Cabaret Tip Tuesday At McElrath Cabaret: Keep It Simple–Join Us!

 

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Cabaret entertainer and big band singer from the 1930s and 40s–Thelma Carpenter.  According to the notes from YouTube, this video is from “11/16/48 NYC. WPIX-TV – EDDIE CONDON FLOOR SHOW”.  Johnny Mercer also speaks at the beginning of the video.  Thelma Carpenter is mentioned in Intimate Nights by James Gavin, there is an overview on Wikipedia, and she also has a listing on IMDB–she is remembered for her role as Miss One, the good witch from the movie The Wiz.  There are several listings for Thelma Carpenter on YouTube as well– Enjoy!

 

Welcome to Cabaret Tip Tuesday at McElrath Cabaret, where we offer cabaret performance tips to help you put together a great performance at your next show!

 

Today I’m thinking about singing as a cabaret entertainer, so my tip for you today is this:  Keep it simple.

 

What this means is this:  When you have gone to the trouble of ferreting out the perfect song with a lyric that tells a story that only you can tell, do not mess up your glorious acting moment by deciding to go into vocal gymnastics.   If a lyric is truly wonderful, you can be open to the audience and let the story flow out of you.  You do not need to resort to vocal gimmicks to pull off the emotion in the song–you are always enough, and if you keep your vocal performance simple, sticking with the melody as written mostly, you telling the story will shine through, because there is nothing to compete with it.  If you feel the need to embellish the music, ask yourself why.  Is it because the lyrics are repetitive?  This means you need to come up with another, different acting choice at that moment, to show another level of meaning in the lyrics.  This gives a performance a great deal of depth and subtlety.  Are you feeling insecure about something–maybe it’s a high or low note for your vocal range, which is causing you stress and making you feel like you’ll need the prop of a vocal gimmick to see you through the moment?  Never be afraid to change the key so that every note sounds good in your vocal range–then you don’t have to worry, and can spend your precious time on stage actually telling the story and entertaining the audience.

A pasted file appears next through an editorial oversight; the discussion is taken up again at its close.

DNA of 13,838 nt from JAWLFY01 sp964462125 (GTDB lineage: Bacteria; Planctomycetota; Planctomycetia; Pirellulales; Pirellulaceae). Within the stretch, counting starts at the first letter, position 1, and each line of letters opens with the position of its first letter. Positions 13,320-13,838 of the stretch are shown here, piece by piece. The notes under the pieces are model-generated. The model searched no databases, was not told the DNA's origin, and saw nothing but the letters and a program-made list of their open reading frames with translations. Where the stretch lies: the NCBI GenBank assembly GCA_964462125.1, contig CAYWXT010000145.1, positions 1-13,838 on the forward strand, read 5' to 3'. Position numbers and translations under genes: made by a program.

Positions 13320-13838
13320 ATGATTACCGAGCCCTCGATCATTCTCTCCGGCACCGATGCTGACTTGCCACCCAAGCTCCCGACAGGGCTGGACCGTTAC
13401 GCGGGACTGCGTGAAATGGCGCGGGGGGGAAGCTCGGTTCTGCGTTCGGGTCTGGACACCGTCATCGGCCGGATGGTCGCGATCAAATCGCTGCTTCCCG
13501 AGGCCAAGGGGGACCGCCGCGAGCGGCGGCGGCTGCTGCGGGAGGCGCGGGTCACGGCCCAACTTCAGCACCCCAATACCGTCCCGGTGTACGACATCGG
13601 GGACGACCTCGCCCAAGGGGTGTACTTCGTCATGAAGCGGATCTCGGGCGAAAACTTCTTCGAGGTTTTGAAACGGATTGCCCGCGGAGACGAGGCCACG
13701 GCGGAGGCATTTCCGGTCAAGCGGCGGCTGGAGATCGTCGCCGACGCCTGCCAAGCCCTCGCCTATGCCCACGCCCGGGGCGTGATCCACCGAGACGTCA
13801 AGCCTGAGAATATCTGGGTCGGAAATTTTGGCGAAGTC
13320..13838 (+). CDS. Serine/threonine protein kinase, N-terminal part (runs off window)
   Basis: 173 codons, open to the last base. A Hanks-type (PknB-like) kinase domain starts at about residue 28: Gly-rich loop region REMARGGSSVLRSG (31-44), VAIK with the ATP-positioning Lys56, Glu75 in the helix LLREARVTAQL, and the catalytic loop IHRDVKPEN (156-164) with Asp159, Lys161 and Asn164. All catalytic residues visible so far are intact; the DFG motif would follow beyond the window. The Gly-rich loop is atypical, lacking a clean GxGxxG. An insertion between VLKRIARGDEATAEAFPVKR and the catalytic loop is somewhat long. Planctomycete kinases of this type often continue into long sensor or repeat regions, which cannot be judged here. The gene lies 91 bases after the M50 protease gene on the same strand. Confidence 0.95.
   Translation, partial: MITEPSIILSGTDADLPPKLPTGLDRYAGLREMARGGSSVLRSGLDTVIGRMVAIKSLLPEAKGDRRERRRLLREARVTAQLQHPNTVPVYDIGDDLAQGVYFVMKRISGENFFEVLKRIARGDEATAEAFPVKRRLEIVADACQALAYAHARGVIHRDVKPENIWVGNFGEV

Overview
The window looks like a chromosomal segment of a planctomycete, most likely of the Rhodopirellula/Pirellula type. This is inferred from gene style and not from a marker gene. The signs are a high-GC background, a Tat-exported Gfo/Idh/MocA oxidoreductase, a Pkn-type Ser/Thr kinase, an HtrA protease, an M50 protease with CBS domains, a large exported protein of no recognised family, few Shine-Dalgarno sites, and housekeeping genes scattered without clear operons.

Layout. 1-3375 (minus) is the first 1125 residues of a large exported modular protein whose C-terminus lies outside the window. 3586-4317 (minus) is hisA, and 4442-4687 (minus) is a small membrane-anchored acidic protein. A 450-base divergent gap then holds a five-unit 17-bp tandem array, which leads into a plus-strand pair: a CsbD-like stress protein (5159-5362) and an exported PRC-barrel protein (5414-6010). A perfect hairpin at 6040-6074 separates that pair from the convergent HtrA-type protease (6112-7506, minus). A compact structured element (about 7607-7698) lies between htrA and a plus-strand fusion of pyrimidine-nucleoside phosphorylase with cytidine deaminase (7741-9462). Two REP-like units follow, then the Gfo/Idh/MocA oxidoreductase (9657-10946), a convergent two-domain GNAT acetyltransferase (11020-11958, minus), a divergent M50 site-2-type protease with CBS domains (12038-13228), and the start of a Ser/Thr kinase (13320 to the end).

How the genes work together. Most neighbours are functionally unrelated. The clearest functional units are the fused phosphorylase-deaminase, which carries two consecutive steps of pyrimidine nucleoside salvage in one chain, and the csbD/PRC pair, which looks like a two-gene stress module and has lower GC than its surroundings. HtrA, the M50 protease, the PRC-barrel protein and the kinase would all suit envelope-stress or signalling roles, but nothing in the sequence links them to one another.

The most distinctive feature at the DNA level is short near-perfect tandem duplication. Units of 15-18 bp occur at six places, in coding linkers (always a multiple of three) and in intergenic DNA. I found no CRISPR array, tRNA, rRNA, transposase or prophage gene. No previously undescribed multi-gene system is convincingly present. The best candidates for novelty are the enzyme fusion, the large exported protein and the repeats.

I think that this is what I like best about Thelma Carpenter’s interpretation of “Come Rain or Come Shine.”  Everybody in the world has sung that song–what more can a performer bring to it?  But what makes her rendition so lovely is that she is presenting it in a genuine fashion–she is solid on the notes and clean, no vocal gimmicks, and so what you, as the listener can focus on, are the amazing lyrics and her acting choices in her phrasing and breath.  I like that, a lot.

 

Hope these Tuesday cabaret tips help–let us know what other topics you’d like to see us cover here, and we’ll do our best to work through them!

 

Are you preparing some songs now for an upcoming show? How do you like to work on your lyric interpretation?  Leave us a note in the comments below—we always love to hear from our readers!

 

Till next time, 

 

 

ps–The Cabaret Soiree Link Party is still going strong–you can visit anytime to click on the links and see what others have posted, or you can share your own recent cabaret blog or cabaret website link from now through Thursday.  Link is below.

 

Weekly Post Lineup At McElrath Cabaret:

Mondays:  Cabaret Soiree Cabaret Blog Link Party

Tuesdays:  Cabaret Tip Tuesday

Wednesdays:  Ask A Cabaret Question

Thursdays:  Featured Cabaret Blog, Website, Performer

Fridays:  Cabaret Through Time

 

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About Athena at McElrath Cabaret

Athena McElrath is an entertainer with a love for theatre and singing. She enjoys delving in the area of historical cabaret, researching the singers and clubs that were in business from before 1920 to the present, in New York and beyond.
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2 Responses to Cabaret Tip Tuesday At McElrath Cabaret: Keep It Simple–Join Us!

  1. Lisa Smith says:

    Excellent reminder…you are always so full of great advice…LOVE IT! :-)